AfriGeneas Western Frontier Forum
YORK, Captain William Clark’s black “manservant,” accompanied the Lewis and Clark expedition to the Pacific Ocean and back to the East (1803-1806). William Clark’s life-long slave companion, York and William were roughly the same age. He had been bequeathed to William by his father, John Clark, in a will dated July 24, 1799. In 1803, the two lived together in Clarksville, Indiana Territory, opposite Louisville. On October 29, he and Clark, who would become co-commander of the expedition, joined Lewis and “Nine young men from Kentucky” when they stepped aboard the Corps’ keelboat and set off on a journey into history.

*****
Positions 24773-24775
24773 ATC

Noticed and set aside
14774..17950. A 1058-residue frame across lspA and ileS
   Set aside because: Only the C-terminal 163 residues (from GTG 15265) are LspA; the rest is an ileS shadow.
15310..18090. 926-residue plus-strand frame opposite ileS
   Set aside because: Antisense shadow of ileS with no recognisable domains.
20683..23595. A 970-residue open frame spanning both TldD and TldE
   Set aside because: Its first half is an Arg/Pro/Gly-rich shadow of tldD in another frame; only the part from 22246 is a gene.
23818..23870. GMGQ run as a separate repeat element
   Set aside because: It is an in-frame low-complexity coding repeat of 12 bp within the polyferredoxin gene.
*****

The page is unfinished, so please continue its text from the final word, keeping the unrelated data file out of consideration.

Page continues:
[York is not mentioned again until the party reached the tidal waters of the Columbia River. Here he is found “shooting two geese and brant” near a temporary base camp they established on the north (Washington State) shore of the river. Then, joining Clark and several others, he walked 19 miles to see the “main ocean.” Standing on beach, he became the first black man to have crossed the continent north of Mexico.]
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